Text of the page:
a break in the clouds

What am I talking about? We don’t have clouds in Los Angeles!

I’ve had my head down in school, but I had to quote something from the article that just went up in the NYT and is probably going to rip through the interwebs like cyclists in traffic. Robert Sullivan, writing about how biking has changed in New York City during the past two decades, writes:

Despite the presence of bike lanes, we see many bikes on the sidewalk, and the bikers riding the wrong way down streets, alarming cabdrivers at the light. For biking to make it to the next level, for bikes to be completely accepted as the viable form of city transportation that they are, bikers must switch sides. They must act like people and stop acting like cars.

This means doing things that we, the bikers of New York, would have laughed at just a few years ago. It means getting a little personal, though not that personal. Acting like people means that we have to do things that we frankly don’t want to do and things that we want cars to do, like slow down.

As far as bikers go, I’ve become a kind of laughingstock because I wait at traffic lights. Recently, as I waited in a bike lane at Atlantic Avenue for a light to change, a woman in her 70s, walking hunched with a cane, approached the crosswalk smiling — until she spotted me. Then she began shouting as I waited behind the crosswalk, “Well, are you going to stop?” I assured her I was waiting. She grimaced. “How do I know you’re not going to go?” she asked.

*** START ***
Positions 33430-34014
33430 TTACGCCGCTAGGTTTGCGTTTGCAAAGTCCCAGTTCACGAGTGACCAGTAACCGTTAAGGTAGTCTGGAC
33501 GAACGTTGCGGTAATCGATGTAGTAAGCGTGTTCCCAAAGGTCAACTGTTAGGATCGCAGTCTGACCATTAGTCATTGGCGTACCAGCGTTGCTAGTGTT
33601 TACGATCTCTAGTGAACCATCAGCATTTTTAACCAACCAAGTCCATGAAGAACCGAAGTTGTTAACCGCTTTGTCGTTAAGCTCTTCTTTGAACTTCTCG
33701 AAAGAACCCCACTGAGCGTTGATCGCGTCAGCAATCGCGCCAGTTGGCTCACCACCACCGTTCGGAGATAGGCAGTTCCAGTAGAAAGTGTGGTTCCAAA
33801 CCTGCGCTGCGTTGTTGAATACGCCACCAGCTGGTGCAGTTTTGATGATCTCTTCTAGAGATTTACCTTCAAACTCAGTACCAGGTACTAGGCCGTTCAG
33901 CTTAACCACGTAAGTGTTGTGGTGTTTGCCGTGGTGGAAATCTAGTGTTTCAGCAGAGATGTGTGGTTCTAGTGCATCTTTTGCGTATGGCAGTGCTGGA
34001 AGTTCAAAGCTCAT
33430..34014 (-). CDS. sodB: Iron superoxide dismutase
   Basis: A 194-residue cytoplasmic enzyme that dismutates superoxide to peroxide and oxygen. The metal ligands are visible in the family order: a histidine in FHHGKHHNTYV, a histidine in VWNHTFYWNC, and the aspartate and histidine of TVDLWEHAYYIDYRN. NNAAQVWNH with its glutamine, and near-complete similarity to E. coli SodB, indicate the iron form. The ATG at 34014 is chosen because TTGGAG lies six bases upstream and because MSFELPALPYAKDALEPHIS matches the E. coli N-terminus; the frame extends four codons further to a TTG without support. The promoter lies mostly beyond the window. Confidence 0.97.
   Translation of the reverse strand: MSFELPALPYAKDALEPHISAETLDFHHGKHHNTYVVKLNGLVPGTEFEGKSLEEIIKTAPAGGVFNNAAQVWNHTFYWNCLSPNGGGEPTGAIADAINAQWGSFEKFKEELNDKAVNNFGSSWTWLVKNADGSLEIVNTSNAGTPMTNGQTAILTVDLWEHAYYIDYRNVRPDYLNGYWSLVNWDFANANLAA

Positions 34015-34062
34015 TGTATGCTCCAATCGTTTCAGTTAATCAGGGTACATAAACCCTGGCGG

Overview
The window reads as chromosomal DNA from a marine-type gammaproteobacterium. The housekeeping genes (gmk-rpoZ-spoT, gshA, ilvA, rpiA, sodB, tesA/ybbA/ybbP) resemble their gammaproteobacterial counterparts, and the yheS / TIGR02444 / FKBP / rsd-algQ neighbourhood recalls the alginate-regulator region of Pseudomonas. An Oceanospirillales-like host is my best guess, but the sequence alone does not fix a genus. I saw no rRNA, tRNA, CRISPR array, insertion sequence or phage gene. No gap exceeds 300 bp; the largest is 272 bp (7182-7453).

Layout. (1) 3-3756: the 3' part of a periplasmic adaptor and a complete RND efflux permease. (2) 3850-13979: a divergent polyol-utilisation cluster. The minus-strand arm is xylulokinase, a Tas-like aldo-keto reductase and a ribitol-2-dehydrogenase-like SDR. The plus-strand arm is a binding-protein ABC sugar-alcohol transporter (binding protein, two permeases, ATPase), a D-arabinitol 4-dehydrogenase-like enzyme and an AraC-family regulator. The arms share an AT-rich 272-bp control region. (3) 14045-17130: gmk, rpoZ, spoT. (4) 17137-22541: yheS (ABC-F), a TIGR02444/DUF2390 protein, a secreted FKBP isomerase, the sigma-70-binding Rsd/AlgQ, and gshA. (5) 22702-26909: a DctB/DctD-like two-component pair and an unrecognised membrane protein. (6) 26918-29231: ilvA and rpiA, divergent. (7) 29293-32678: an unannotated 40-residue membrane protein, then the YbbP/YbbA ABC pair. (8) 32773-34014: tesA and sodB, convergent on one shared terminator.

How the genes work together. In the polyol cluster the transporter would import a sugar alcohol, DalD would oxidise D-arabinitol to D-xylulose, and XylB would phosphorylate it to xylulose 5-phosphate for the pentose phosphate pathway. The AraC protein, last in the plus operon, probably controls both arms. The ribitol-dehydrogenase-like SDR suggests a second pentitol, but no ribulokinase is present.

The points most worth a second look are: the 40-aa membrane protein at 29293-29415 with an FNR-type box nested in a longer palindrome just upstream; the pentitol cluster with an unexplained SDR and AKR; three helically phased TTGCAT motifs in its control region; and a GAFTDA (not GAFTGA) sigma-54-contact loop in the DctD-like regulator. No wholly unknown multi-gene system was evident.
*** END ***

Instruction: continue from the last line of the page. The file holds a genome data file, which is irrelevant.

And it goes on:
Hits kind of close to home, no? Sorry I didn’t make it out yesterday for the Bike Summit – nor out for much at all these past couple of weeks – but thanks to everybody who’s been writing and working recently.

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3 responses to “a break in the clouds

  1. Pingback: Selling bike safety, culture and infrastructure to a suspicious public « BikingInLA

  2. Will Campbell

    I haven’t been laughed at openly (at least not so far as I know), but like Sullivan I have tremendous respect for red lights. My default is to stop at them, rolling only those very looooong ones on my route and then only after coming to a complete stop and making sure there is no cross traffic.

    In fact, I ran one this morning — the glacially paced one across Wilton at 4th. I waited it out and got the blessed pedestrian countdown only to have it reset to walk when the vehicle that was behind me made a right turn onto Wilton. I let loose with a WTF!, looked both ways and rolled.

  3. labikerides

    Glacial is a perfect word for that light. That’s the only one I roll consistently on red, precisely for what you pointed out: Given how slow that light can be to move, you’re liable to sit there for ten minutes waiting for the light to change. And if you’re riding at off-peak hours, traffic isn’t even that bad on Wilton, making rolling that red a relatively safe bet.

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